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Will urban commuting time affect housing prices and vehicle emissions?
  • Published Date:
    2016-03-01
  • Language:
    English
Filetype[PDF-1.66 MB]


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  • Abstract:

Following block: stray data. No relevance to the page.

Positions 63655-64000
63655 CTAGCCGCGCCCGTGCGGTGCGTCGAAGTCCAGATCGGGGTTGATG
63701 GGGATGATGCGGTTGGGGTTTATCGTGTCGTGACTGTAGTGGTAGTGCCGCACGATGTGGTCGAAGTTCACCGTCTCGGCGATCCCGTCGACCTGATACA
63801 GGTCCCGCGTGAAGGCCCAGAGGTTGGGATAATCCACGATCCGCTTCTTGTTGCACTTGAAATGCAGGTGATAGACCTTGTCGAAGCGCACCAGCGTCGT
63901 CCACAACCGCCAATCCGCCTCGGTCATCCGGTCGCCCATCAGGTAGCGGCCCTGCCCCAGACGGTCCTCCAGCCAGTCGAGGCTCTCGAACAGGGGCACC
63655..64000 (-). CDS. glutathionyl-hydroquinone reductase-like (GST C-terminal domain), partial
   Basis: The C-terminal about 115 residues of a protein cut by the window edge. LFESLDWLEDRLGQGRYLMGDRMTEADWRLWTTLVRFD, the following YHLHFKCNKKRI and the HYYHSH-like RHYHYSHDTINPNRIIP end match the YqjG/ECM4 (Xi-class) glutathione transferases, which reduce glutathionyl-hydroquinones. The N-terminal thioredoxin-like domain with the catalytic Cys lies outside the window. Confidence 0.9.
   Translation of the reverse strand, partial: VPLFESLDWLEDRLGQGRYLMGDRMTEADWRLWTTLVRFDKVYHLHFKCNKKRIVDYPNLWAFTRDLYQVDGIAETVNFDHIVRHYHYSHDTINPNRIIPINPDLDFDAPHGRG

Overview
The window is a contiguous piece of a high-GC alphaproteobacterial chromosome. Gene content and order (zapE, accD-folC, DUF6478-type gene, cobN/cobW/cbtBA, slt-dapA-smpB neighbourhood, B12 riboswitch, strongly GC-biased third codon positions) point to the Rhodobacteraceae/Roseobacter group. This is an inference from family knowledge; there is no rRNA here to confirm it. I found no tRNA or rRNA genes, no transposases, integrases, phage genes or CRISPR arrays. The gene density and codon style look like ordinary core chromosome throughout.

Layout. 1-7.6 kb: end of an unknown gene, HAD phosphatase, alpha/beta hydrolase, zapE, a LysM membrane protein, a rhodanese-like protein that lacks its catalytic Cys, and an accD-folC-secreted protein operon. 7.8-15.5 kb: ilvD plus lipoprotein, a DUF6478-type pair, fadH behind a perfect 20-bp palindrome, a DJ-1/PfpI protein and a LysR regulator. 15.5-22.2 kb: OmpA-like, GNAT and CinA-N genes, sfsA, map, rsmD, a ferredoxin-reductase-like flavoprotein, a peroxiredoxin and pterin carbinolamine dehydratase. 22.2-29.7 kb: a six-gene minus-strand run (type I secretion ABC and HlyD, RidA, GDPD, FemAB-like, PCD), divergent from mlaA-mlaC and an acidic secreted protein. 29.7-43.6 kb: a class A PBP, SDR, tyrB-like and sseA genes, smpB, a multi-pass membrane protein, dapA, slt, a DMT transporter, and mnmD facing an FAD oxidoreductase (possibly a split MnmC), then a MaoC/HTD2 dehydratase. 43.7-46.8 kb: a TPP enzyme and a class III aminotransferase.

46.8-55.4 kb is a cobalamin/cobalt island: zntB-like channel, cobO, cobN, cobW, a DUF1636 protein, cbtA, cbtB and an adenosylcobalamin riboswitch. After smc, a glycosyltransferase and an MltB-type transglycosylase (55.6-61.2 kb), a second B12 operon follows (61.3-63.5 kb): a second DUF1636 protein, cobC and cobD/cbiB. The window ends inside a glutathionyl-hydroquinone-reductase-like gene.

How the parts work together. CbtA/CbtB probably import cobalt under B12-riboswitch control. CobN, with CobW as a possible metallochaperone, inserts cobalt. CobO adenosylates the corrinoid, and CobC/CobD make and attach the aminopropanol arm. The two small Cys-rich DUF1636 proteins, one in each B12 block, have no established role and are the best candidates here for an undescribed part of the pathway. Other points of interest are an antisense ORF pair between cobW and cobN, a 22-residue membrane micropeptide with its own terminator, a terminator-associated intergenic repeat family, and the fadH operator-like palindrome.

The transportation cost is an essential factor that impacts land and house values in urban areas. In a classical monocentric city model, residents who work in the Central Business District (CBD) are facing a trade‐off between rent and commuting distance to the CBD. In most metropolitan areas, the real estates that are located in or close to a CBD are able to command a higher rent in equilibrium than those at the suburban areas. Nevertheless, longer distance may not always imply higher transpiration costs for commuting, since alternative commuting modes could shorten the physical distance by shortening commuting time or improving fuel consumption efficiency, such as riding on freeway instead of on local roads, or riding on public transportation rather than individual vehicle. This paper intends to explore how the average commuting time affects the housing price in four suburban cities in Texas, including Houston, Dallas‐Ft Worth, San Antonio, and Austin, using real data from an online real estate database. The statistical relationships between the Median List Price (MLP) and the Average Commuting Time (ACT), after controlling family characteristics such as Median Household Income (MHI), are analyzed by linear regression. In addition, the social cost of urban sprawl when residents make a use of lower housing cost in suburban cities and spend more time on commuting to work was discussed. Results show that an increase in one additional minute on average commuting time raises 1.9 dollars less housing price per square foot (p‐value: 0.038). The incurred costs in the form of significant vehicle emissions and highway congestion have important policy implications. The analytical framework and results in this paper could be references for research and practices in land use, transportation economics, transportation planning, transportation impact analyses, and real estate markets.

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